First, a semiconductor substrate 101 is prepared and a MOS transistor used as a selection transistor is made. For this purpose, an inter-element isolation oxide film 102 for isolating MOS transistors is first formed on the surface of the semiconductor substrate 101 using a well-known selective oxidation method or shallow trench isolation method. In this embodiment, a shallow groove separation method that can planarize the surface is used.

First, a separation groove is formed in the substrate using a well-known dry etching method, and after removing damage caused by dry etching on the side wall and bottom of the groove, an oxide film is deposited by using a well-known CVD method. The oxide film was selectively polished by a well-known CMP method to leave only the inter-element isolation oxide film 102 buried in the trench.
Next, although not shown in the drawing, wells of two different conductivity types were formed by high energy impurity implantation.

Next, after cleaning the surface of the semiconductor substrate, the gate oxide film 103 of the MOS transistor was grown by a known thermal oxidation method. A gate electrode 104 and a silicon nitride film 105 made of polycrystalline silicon were deposited on the surface of the gate oxide film 103. Subsequently, after the gate was processed by a lithography process and a dry etching process, impurities were implanted using the gate electrode and the resist as a mask to form a diffusion layer 106. In this embodiment, a polycrystalline polysilicon gate is used as the gate electrode 104, but it is also possible to use a polymetal gate having a laminated structure of metal / barrier metal / polycrystalline silicon as the low resistance gate.
Next, a silicon nitride film 107 was deposited by a CVD method for applying self-aligned contacts.

Next, an interlayer insulating film 108 made of a silicon oxide film was deposited on the entire surface, and the surface unevenness caused by the gate electrode 104 was flattened by using a well-known CMP method (chemical mechanical polishing method).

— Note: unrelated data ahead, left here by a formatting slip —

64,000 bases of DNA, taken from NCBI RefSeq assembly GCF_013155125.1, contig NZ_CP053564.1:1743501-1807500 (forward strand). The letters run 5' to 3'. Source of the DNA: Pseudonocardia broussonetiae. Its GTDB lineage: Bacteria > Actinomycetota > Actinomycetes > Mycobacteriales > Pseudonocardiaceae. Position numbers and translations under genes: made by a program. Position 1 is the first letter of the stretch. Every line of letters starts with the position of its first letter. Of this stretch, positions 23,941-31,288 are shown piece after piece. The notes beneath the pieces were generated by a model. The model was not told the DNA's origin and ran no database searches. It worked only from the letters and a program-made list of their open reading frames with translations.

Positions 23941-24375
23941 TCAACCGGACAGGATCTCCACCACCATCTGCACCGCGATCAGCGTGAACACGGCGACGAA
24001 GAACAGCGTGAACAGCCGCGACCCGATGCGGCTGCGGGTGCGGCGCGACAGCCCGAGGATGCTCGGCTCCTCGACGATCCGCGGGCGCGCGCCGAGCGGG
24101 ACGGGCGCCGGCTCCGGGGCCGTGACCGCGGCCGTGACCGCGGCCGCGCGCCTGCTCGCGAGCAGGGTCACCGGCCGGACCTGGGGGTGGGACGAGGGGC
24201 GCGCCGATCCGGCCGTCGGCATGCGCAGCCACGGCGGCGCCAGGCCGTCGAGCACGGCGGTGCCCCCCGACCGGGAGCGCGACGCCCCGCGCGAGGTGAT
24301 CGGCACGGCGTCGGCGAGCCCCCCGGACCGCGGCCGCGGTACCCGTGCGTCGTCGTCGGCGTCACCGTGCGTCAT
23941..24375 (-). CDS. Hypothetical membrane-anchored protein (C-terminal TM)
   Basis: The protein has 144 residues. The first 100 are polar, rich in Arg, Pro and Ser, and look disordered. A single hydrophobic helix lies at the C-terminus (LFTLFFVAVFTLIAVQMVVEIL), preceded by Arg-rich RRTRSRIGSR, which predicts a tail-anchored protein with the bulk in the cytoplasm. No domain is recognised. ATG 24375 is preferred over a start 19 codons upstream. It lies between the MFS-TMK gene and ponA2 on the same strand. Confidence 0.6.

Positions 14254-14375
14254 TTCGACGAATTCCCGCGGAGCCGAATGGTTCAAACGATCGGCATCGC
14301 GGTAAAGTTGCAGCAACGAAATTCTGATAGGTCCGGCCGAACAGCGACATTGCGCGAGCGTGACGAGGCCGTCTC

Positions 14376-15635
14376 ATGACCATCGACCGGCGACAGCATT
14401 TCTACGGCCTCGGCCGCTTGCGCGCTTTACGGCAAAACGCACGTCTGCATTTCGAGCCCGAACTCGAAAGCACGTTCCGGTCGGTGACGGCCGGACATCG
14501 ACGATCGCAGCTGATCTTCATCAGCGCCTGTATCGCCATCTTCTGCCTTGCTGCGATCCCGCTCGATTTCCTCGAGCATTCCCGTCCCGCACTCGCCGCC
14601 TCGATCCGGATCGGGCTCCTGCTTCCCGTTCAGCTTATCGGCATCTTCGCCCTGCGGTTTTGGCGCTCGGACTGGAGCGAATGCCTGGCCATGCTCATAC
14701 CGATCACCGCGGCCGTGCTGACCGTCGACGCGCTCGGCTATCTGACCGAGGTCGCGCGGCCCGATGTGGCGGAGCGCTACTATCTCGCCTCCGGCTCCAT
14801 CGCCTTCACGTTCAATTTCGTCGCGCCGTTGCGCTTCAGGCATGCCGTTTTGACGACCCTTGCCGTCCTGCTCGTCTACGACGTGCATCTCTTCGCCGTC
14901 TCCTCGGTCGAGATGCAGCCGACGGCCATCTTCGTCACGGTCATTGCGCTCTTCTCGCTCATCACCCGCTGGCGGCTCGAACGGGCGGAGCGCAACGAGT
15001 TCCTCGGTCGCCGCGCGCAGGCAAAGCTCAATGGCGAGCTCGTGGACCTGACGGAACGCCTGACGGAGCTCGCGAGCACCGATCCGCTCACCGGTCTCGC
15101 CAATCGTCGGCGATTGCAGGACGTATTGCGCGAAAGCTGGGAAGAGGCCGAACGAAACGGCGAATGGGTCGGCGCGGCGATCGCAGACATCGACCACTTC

Subsequently, plug contact holes were opened by a lithography process and a dry etching process. At this time, in order to avoid exposure of the gate electrode, the interlayer insulating film 108 was processed under a so-called self-alignment condition, that is, a condition in which the silicon oxide film was highly selected with respect to the silicon nitride film.

In order to prevent the plug contact hole from diffusing with respect to the diffusion layer 106, first, the interlayer insulating film 108 is dry-etched under the condition that the silicon oxide film is highly selected with respect to the silicon nitride film. It is also possible to use a step of removing the silicon nitride film on the upper surface of the diffusion layer 106 by leaving the nitride film to be left and then performing dry etching under a condition that the silicon nitride film is highly selected with respect to the silicon oxide film.
Subsequently, tungsten was buried in the plug contact hole, and a tungsten plug 109 was formed by a well-known CMP method.

Next, tungsten having a thickness of 100 nm was deposited by a sputtering method, and tungsten was processed by a lithography process and a dry etching process to form the first wiring layer 110. Subsequently, an interlayer insulating film 111 made of a silicon oxide film was deposited on the entire surface, and the surface unevenness caused by the first wiring layer was flattened by using a known CMP method.
Subsequently, plug contact holes were opened by a lithography process and a dry etching process. Subsequently, tungsten was buried in the plug contact hole, and a tungsten plug 112 was formed by a well-known CMP method.